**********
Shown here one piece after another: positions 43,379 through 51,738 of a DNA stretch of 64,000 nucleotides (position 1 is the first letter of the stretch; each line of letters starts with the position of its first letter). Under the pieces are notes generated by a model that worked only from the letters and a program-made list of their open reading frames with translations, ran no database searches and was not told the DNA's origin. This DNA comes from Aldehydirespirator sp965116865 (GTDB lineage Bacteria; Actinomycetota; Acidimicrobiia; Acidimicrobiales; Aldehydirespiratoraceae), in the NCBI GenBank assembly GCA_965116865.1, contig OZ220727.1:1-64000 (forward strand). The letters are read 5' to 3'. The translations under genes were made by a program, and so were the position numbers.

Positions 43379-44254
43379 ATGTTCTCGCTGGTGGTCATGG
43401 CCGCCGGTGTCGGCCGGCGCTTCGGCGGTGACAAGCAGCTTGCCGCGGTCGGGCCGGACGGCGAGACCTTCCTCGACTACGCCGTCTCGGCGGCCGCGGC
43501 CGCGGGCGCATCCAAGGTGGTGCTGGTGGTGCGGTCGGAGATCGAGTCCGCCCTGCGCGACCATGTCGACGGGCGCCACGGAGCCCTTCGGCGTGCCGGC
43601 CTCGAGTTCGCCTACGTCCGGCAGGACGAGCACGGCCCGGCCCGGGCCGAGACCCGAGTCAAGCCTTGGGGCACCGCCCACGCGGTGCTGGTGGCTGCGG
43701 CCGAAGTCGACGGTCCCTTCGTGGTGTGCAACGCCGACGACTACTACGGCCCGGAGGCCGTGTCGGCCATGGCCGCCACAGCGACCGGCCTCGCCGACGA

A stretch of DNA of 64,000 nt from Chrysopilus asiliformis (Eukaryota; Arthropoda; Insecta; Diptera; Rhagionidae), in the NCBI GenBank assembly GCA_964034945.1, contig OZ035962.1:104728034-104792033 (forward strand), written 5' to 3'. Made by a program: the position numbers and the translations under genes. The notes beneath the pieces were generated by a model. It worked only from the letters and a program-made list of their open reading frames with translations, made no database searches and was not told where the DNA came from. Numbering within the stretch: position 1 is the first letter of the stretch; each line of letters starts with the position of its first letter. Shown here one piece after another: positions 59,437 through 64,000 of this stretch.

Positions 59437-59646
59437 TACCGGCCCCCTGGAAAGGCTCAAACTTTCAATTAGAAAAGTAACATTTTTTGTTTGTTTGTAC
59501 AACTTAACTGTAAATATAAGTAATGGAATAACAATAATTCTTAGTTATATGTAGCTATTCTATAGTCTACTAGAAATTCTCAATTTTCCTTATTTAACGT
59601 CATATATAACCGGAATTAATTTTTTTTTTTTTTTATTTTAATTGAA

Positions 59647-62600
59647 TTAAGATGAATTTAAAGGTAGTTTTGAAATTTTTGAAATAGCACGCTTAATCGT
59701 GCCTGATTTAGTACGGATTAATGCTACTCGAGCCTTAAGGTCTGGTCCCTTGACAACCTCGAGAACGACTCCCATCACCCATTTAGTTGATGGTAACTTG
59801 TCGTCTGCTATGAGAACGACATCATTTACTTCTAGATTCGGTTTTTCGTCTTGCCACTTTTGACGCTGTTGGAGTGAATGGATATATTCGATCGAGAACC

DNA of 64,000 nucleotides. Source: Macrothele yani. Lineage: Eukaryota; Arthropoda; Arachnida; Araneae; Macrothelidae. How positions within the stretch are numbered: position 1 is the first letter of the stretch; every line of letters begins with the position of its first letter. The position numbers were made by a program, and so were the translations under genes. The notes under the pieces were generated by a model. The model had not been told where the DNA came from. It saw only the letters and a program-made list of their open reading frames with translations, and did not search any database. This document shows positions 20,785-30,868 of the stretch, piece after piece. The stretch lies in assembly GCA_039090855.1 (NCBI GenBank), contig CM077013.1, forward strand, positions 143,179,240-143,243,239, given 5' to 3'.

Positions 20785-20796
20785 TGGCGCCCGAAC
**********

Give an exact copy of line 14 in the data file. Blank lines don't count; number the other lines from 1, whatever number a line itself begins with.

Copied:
59647 TTAAGATGAATTTAAAGGTAGTTTTGAAATTTTTGAAATAGCACGCTTAATCGT